Bernard M. McGibbon was a noted plastic and reconstructive surgeon who later became a sculptor and had a notable vanity license plate: “Nip & Tuk.”
Bernard M. McGibbon was a noted plastic and reconstructive surgeon who later became a sculptor and had a notable vanity license plate: “Nip & Tuk.” (Handout)

Dr. Bernard Michael McGibbon, a retired surgeon who practiced at the Greater Baltimore Medical Center and was known for his skill in reconstructive procedures, died of pneumonia complications April 18 at his Timonium home. He was 86.

Born in London, England, he was the son of George McGibbon, a schoolmaster, and his wife, MaryAnn Meagher, a homemaker and government worker.


As a boy he participated in Operation Pied Piper, in which millions of British children were relocated from cities to the countryside to protect them from German bombing. He later went to school in Ireland and lived with relatives in Galway.

"As a teenager, when he returned to postwar London, my husband saw the burned fighter pilots who were undergoing facial reconstruction. It became his lifelong dream to perform plastic reconstructive surgery," said his wife, the former Mary North.

He graduated as a physician from the Charing Cross Hospital Medical School in 1957. After two years of post-graduate study, he served in the Royal Army Medical Corps and was posted to the British Military Hospital in Singapore for training in obstetrics and gynecology.

He subsequently served in a Malaysian jungle hospital where he was chief surgeon, obstetrician and gynecologist. He treated British families and wives of the Gurkha soldiers from Nepal.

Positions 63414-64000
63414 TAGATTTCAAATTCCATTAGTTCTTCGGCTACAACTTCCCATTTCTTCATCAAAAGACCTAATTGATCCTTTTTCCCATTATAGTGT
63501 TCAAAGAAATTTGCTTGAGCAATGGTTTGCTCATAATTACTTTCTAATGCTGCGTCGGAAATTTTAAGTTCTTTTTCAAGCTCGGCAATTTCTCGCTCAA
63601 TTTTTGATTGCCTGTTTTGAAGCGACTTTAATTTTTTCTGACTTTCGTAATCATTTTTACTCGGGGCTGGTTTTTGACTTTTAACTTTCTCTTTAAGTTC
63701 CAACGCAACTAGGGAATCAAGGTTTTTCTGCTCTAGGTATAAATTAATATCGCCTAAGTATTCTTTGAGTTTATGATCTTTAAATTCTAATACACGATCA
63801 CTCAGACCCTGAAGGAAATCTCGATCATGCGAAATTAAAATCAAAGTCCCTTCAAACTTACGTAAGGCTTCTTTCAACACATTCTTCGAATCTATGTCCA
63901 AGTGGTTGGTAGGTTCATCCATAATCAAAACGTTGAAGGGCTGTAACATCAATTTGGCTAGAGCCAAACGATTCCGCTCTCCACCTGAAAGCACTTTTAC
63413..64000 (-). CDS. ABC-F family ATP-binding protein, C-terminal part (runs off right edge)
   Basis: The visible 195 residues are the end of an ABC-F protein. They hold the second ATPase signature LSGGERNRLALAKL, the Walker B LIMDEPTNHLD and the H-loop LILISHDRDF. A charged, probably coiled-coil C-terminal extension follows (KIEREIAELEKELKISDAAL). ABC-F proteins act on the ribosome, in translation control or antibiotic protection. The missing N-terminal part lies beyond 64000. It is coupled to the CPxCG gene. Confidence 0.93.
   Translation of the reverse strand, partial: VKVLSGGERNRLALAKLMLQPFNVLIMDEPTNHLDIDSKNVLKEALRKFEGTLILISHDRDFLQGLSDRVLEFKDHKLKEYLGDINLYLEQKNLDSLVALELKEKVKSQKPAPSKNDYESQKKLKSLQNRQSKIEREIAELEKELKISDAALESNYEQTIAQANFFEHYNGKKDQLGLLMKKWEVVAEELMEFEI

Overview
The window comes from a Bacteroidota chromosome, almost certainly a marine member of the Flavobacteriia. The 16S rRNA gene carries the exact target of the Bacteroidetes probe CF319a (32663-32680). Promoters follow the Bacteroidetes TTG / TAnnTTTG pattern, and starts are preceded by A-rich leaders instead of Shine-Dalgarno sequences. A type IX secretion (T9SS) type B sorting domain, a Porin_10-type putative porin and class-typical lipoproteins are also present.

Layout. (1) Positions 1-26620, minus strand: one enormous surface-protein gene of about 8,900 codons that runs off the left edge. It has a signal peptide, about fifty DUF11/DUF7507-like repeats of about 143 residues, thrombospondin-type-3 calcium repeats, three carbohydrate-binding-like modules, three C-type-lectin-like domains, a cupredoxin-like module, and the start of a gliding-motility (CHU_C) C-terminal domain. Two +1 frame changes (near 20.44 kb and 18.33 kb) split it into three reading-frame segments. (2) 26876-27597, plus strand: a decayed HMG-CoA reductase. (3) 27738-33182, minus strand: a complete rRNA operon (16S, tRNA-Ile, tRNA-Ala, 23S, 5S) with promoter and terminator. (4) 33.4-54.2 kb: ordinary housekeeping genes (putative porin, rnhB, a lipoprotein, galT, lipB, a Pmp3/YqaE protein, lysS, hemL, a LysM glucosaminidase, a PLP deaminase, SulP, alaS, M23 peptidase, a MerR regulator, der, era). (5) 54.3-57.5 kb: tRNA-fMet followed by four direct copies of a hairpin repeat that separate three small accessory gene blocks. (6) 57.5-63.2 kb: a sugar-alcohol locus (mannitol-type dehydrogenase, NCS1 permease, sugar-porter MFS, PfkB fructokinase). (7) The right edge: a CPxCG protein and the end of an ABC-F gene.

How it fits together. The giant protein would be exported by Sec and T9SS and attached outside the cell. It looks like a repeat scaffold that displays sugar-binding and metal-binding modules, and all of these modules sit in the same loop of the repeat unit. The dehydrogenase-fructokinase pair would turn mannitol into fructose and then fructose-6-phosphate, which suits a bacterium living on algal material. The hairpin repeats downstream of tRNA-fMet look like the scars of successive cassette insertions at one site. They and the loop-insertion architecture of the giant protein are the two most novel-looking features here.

"In his obstetrics practice, he delivered a number of babies with cleft lip and palate deformities," his wife said. "This intensified his desire to become a plastic reconstructive surgeon."

He later served at a British military hospital in Rinteln, Germany.

He moved to the United States, studied plastic and reconstructive surgery and was an assistant professor of plastic surgery at the Johns Hopkins School of Medicine and Hospital. He was also medical director of Children's Hospital, where he worked in facial reconstruction.

John R. Merrill, former chairman of the music department at Gilman School whose tenure spanned more than three decades, died March 28 from complications of Parkinson's disease at his Roland Park home. He was 83.

In 1978 he was appointed chief of plastic and reconstructive surgery at the Greater Baltimore Medical Center. He also had a private practice of cosmetic surgery in Lutherville.

His wife said he introduced a new technique for breast reconstruction following breast cancer.

"This procedure gave women the opportunity to have reconstruction using the tissue from their own abdomen to create a new breast," his wife said.

In 1989, Dr. McGibbon organized a golf outing to encourage togetherness between the administrators and doctors at GBMC. Named the GBMC Golf and Tennis Classic, it became an annual event, and by 2013 it had raised more than $3 million to benefit programs at the hospital.